“How, in the modern world, does gender manager to persist as a basis or principle for inequality? We can think of gender inequality as an ordinal hierarchy between men and women in material resources, power, and status. A system of gender inequality like this has persisted in the United States despite major transformations in the way that gender, at any given time, has been entwined with the economic and social organization of American society. A gender hierarchy that advantages men over women survived the profound social and economic reorganization that accompanied the transition of the United States from an agrarian to an industrialized society (Ridgeway, C.L., 2011., pp.1).”

Bonnie Cohen and Joh Shenk’s 2016 documentary Audrie and Daisy (2016) follows the stories of multiple teenage girls who have, while being intoxicated and unconscious at high school parties, have been sexually assaulted by boys they called their ‘friends’. After, the boys exploit their assaults to the entire schools, leading to the online harassment of the teenage girls – All of them attempt suicide, some, tragically succeeding, then blowing up into full criminal investigations. Not only does the film explore the public shame surrounding sexual assault victims and abusers, it highlights the complete legal mismanagement and gender/class/race inequalities that present within sexual assault cases.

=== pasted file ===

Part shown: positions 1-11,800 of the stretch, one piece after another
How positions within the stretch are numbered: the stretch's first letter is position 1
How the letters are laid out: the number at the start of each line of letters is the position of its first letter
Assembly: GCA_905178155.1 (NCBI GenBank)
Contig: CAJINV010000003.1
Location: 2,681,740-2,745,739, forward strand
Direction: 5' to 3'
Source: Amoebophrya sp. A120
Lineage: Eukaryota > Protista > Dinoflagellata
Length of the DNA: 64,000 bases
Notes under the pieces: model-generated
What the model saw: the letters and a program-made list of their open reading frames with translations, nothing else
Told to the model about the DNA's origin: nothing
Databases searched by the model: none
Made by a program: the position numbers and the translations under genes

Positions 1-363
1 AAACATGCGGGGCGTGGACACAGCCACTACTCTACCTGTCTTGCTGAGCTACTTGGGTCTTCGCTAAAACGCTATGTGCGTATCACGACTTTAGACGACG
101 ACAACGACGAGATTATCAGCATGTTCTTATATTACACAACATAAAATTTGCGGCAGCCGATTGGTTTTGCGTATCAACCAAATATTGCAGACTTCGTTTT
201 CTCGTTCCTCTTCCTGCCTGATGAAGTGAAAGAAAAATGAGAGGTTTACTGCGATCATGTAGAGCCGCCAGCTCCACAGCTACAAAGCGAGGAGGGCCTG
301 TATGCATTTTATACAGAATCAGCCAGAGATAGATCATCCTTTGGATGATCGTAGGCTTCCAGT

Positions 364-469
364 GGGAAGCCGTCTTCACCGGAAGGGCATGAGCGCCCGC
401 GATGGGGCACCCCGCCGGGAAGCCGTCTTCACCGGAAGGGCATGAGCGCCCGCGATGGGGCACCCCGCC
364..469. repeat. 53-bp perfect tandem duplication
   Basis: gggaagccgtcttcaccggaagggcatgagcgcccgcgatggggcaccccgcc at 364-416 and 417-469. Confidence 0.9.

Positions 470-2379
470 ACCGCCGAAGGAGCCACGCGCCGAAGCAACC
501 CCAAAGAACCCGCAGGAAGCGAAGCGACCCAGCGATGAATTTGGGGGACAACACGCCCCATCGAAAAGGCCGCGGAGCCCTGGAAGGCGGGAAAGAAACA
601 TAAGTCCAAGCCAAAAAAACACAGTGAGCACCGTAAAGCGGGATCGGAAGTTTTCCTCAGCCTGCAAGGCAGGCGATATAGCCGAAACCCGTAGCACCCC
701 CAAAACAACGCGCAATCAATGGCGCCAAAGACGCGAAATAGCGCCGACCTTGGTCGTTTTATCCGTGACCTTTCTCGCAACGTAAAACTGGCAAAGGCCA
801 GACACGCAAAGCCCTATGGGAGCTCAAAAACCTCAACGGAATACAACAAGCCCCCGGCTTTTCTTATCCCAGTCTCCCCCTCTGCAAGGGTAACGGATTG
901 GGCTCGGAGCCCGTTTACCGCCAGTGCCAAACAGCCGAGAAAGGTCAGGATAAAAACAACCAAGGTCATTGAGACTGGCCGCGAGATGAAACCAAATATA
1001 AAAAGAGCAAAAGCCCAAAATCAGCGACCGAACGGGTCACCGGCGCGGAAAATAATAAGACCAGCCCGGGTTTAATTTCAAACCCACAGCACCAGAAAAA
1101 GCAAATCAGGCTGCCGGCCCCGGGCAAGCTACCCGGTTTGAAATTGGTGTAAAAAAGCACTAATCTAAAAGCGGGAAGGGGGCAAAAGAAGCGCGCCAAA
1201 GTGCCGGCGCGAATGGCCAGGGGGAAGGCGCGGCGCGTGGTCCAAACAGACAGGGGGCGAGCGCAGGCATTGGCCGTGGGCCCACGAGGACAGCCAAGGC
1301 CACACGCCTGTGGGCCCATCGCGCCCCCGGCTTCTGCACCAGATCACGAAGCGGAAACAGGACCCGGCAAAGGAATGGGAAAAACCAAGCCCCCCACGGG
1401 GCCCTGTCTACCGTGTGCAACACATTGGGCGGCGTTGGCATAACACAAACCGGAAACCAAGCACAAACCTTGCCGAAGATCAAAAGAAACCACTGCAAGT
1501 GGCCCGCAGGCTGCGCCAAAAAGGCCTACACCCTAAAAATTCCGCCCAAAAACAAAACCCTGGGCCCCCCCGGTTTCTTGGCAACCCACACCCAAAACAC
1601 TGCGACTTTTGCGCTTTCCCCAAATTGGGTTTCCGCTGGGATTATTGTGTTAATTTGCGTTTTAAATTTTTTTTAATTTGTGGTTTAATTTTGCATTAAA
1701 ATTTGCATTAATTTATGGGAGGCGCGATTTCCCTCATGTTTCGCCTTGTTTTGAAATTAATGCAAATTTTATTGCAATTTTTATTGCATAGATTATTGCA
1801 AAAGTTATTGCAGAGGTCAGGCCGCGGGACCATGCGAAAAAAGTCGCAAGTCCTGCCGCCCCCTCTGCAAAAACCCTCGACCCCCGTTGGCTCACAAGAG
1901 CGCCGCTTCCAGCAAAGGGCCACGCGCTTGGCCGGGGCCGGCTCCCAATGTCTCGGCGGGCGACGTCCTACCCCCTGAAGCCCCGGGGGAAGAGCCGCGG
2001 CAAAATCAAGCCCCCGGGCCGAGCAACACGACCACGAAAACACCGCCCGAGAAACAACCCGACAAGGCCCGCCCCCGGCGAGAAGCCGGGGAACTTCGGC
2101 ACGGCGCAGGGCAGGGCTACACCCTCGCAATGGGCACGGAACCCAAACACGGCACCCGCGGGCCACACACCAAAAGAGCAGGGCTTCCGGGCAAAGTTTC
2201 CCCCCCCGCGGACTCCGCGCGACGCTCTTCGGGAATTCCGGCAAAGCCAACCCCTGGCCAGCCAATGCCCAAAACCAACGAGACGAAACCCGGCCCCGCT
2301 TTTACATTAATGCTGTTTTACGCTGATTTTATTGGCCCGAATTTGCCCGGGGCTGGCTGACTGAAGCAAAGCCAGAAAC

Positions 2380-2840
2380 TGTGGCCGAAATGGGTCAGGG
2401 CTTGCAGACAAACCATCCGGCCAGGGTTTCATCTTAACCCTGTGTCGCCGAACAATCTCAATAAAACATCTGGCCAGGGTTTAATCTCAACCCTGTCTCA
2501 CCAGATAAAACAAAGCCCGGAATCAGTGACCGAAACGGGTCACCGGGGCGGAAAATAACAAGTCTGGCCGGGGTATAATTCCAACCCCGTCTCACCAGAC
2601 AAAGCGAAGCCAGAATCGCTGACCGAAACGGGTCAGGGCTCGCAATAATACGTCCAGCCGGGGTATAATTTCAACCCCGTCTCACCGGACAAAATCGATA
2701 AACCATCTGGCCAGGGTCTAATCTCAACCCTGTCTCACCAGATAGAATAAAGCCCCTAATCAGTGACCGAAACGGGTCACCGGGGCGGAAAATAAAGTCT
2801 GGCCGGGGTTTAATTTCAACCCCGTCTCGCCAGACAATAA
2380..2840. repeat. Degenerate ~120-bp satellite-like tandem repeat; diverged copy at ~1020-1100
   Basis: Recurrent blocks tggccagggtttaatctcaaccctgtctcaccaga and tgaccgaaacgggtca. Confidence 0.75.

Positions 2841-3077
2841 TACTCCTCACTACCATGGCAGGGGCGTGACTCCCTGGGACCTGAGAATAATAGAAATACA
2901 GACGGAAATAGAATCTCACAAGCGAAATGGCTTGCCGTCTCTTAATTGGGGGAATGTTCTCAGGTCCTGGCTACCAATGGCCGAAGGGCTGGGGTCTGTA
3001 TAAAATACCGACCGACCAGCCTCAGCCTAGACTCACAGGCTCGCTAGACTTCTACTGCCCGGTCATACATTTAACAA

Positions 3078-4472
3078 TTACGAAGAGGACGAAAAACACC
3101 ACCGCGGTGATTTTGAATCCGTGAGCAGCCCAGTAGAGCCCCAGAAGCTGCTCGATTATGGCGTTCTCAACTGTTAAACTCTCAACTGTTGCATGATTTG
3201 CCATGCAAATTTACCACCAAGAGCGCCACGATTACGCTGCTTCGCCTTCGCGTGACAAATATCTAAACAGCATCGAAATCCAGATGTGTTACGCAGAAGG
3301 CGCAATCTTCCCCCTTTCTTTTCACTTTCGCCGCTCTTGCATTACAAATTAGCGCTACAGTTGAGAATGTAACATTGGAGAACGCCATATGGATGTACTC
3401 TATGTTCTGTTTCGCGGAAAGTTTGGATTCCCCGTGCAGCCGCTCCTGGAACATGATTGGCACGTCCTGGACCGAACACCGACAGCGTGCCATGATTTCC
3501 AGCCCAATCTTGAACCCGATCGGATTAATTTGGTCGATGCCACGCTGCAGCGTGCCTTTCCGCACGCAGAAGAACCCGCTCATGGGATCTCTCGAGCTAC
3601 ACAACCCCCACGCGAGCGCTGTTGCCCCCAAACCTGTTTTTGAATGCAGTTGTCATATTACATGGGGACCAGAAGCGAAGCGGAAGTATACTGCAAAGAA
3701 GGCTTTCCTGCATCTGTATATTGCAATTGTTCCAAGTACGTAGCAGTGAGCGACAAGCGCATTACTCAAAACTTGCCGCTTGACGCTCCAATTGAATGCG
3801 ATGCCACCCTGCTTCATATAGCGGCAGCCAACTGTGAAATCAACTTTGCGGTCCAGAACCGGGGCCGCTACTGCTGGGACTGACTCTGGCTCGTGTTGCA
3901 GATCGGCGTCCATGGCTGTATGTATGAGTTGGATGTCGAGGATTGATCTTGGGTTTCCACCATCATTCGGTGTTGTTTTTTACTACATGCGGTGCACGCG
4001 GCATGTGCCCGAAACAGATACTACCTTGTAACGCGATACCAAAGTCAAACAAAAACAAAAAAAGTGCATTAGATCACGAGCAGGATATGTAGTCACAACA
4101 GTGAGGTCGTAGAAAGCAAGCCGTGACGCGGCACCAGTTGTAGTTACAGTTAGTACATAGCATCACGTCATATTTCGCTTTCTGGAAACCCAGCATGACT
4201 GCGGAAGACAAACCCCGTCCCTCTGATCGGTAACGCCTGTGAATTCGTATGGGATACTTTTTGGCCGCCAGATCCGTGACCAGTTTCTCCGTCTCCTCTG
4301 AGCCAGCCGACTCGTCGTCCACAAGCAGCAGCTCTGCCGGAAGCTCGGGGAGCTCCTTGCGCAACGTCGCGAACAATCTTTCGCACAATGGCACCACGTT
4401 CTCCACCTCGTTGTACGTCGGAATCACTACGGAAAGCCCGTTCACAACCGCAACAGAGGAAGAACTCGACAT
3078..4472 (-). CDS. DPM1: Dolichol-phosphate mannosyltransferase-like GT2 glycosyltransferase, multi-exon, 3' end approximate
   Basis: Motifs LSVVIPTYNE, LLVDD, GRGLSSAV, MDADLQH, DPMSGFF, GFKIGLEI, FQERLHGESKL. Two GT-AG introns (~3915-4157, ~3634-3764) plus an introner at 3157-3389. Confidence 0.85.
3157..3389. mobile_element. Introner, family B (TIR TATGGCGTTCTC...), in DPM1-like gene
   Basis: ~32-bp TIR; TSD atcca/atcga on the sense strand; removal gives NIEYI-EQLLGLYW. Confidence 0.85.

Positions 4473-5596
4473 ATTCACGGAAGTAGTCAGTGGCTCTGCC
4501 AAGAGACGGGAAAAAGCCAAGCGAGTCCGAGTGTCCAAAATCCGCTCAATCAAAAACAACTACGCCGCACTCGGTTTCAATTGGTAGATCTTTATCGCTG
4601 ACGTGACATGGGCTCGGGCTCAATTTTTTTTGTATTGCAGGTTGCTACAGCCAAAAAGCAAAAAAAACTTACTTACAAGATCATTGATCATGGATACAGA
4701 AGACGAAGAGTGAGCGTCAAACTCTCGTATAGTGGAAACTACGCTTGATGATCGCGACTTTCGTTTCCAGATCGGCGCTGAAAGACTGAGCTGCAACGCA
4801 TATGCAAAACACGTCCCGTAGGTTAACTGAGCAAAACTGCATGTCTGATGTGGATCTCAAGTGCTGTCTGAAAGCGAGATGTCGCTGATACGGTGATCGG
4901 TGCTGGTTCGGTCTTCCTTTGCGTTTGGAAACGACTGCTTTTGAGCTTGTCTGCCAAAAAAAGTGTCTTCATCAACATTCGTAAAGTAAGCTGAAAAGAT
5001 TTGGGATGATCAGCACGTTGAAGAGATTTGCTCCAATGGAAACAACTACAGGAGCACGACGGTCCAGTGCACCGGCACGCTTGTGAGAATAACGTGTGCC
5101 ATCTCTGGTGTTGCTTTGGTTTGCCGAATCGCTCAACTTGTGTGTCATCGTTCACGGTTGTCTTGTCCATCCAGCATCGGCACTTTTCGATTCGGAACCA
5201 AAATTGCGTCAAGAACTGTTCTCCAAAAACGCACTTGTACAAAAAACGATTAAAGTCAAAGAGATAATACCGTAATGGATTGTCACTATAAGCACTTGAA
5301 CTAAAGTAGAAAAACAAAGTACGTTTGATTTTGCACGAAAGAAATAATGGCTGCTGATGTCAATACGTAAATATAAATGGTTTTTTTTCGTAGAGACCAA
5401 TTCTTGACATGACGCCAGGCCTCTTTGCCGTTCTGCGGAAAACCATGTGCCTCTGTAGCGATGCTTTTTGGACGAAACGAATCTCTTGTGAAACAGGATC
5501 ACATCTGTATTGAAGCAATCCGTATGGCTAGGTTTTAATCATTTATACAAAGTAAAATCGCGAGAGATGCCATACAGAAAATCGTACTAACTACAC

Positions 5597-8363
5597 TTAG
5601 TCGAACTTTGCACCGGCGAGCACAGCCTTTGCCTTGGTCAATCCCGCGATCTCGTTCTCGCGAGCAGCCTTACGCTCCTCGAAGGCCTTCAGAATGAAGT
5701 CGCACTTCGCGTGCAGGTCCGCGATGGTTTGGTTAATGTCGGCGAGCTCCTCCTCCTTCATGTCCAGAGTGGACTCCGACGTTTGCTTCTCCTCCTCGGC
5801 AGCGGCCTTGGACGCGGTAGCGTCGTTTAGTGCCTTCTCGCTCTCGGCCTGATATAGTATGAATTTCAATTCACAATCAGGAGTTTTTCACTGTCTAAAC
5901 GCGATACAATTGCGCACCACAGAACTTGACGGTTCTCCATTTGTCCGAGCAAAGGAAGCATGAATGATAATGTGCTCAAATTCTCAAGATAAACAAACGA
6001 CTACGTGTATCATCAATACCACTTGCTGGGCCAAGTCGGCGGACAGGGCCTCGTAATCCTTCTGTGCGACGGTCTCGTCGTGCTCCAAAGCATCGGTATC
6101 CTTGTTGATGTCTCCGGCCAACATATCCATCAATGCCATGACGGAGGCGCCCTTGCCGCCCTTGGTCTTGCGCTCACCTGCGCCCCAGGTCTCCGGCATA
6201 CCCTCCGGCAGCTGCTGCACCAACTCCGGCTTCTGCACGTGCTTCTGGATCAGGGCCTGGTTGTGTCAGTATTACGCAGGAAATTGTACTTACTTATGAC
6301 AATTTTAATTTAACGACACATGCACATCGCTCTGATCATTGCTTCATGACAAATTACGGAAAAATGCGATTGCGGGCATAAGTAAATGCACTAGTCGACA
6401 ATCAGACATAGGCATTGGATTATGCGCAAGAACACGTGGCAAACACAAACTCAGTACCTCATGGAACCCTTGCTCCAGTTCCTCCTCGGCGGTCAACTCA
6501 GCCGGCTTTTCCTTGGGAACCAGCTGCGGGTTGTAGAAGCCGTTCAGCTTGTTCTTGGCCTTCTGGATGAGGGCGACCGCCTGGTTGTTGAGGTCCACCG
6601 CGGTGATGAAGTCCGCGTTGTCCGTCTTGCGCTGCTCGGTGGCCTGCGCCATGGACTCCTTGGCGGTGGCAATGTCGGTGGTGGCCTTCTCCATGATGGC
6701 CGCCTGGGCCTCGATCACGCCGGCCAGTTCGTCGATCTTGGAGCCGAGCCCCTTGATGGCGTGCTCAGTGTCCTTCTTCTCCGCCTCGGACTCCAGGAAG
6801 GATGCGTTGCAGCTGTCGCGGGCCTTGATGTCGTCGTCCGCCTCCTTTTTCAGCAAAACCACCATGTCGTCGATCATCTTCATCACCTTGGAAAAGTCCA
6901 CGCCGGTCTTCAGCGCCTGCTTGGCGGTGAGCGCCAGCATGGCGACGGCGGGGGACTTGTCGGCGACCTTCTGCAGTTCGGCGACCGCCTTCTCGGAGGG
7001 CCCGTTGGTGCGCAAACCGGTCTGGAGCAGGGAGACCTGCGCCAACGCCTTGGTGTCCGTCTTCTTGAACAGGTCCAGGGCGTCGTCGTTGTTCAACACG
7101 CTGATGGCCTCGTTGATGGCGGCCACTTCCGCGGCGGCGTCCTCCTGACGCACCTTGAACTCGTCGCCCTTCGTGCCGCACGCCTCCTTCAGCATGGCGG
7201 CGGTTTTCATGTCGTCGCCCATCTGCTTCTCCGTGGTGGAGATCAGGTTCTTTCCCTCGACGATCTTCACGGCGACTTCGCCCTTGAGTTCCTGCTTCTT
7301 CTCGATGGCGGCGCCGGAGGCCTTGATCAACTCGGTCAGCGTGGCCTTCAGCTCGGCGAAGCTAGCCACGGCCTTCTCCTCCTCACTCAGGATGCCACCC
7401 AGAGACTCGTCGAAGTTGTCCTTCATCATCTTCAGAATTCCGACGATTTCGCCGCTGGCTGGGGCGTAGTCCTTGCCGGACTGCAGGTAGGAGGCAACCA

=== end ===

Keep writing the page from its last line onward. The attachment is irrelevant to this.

This is an exceptionally important documentary when we discuss this idea of screening gender politics. Not only does the film explore the horrifying reality that is that in every 73 seconds an American is sexually assaulted, but the reality is that in most cases, their assaults are committed and swept under the rug by the hands of the people that are meant to protect and care for them; The law enforcement, their friends, their family friends, and so on. Cohen and Shenk have effectively created an open discussion, forum and community on gender and the prevalence of sexual abuse within the viewers of their screen text, through giving victims of abuse and unjust mismanagement of abuse cases a platform to discuss their stories. By doing so, the filmmakers have brought this idea of screening gender to the forefront, rather than leaving it in the background as a topic to discuss in the afterthought of the production of the film. It’s an upfront, honest, commentary from the filmmakers on gender and gender inequalities. There is no other subject the filmmakers want you to walk away from the film discussing, other than the gender inequality that presents in this modern society that tells us the above quote from Ridgeway is truth, and screams at us that “femininity is… not the product of a choice, but the forcible citation of a norm… Once… she cannot approximate or properly cite the feminine norm, she questions only herself and her “performance” rather than the norm itself (Cheu, J., (ed.) 2012, pp.118)”.


  • Ridgeway, C.L., 2011. Framed by gender: How gender inequality persists in the modern world. Oxford University Press.
  • Cheu, J., (ed.) 2012, Diversity in Disney Films : Critical Essays on Race, Ethnicity, Gender, Sexuality and Disability, McFarland & Company, Incorporated Publishers, Jefferson.

Leave a Reply

Your email address will not be published. Required fields are marked *